A study from ZAMG, TU Wien, University of Graz and IIASA showed a distinct reduction of Sulfate and Nitrate ion deposition in snowpack samples over the last 30 years (1983-2014). The total ion concentration declined by 25% whereas single ions such as Nitrate and Sulfate decreased much more by 30% and even 70%, respectively. Dissolved ions are stored in the snowpack and released during snow melt. The rapid release of these pollutants acidifies the meltwater and can induce an “acid shock” in surrounding ecosystems like streams, rivers and soils. The reduction of the deposition of acidifying ions, such as Sulfate and Nitrate, reflects the successful emission reductions of their precursor gases SO2 and NOx, mainly originating from anthropogenic sources like traffic and industry.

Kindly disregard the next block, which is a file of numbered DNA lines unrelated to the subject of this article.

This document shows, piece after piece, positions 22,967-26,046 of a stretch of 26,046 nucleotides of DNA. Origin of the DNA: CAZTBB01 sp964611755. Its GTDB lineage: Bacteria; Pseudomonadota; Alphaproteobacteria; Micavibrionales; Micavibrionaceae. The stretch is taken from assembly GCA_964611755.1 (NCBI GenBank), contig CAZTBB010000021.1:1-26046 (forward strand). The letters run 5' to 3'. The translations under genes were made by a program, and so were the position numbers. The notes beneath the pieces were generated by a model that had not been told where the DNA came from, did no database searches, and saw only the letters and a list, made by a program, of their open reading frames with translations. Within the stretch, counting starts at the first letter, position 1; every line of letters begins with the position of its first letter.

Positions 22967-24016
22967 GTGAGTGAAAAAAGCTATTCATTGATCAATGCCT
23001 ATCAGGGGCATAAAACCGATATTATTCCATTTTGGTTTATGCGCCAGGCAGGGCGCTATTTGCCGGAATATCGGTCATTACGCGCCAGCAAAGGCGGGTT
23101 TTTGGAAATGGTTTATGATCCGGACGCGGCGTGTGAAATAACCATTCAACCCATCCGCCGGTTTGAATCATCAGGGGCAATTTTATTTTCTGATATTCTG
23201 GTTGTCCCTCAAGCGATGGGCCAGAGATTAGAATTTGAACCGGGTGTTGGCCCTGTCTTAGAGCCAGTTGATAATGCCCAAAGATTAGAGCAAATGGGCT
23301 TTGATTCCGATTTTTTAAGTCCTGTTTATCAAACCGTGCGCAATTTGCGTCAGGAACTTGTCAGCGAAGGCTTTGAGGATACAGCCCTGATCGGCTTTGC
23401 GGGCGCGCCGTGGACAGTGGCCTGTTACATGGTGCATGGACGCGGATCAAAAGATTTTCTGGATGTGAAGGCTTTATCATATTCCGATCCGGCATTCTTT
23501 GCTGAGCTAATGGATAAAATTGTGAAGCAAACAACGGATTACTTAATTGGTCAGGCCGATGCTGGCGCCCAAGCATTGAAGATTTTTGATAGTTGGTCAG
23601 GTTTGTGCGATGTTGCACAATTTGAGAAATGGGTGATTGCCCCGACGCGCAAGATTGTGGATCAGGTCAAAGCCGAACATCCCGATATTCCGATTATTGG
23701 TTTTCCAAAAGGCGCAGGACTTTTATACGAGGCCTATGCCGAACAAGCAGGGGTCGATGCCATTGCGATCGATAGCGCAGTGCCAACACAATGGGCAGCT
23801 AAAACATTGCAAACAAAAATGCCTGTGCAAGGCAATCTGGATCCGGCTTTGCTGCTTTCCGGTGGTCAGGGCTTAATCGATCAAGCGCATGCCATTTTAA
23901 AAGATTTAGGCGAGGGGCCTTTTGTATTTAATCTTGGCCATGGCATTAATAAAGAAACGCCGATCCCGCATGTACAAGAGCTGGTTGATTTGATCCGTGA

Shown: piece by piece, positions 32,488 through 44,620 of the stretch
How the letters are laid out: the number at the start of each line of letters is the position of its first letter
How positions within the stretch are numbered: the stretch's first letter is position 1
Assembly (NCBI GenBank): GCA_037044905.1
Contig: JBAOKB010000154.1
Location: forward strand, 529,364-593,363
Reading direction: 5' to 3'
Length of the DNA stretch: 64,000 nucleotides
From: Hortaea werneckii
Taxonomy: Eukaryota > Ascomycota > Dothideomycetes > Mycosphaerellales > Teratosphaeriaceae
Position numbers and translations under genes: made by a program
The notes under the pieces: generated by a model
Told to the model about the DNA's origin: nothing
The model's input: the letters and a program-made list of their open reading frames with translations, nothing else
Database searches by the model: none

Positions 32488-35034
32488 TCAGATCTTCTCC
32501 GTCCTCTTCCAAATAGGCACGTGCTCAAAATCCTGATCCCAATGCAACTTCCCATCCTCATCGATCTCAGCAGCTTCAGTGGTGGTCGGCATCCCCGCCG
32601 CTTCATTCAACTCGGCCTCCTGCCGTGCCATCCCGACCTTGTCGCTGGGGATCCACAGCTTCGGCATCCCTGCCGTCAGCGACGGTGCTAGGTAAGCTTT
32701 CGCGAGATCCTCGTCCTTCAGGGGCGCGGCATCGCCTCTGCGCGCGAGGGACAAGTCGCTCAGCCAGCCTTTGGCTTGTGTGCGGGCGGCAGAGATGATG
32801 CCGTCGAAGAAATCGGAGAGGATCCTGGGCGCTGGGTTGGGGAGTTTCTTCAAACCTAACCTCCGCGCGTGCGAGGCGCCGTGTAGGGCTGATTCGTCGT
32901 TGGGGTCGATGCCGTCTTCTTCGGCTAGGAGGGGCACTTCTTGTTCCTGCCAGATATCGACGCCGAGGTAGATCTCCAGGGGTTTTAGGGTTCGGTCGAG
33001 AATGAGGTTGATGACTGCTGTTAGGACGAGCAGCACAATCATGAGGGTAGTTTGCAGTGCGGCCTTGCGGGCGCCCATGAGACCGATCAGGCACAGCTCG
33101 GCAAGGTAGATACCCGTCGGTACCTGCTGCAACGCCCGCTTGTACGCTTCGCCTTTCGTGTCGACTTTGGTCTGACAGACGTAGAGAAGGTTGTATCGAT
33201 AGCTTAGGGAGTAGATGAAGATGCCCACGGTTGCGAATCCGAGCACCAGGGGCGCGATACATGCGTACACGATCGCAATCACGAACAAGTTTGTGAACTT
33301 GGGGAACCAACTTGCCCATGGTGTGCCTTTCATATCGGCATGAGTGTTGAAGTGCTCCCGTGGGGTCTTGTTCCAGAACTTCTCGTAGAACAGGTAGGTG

Both ions show a clear seasonality with elevated spring concentrations compared to fall snow, reflecting the beginning of vertical mixing in the atmosphere in spring.
Nitrate in the snowpack at Sonnblick.
Sulfate in the snowpack at Sonnblick.
Density and temperature measurements in a snow pit with a Sahara dust layer at 120 cm (photo: A. Neureiter).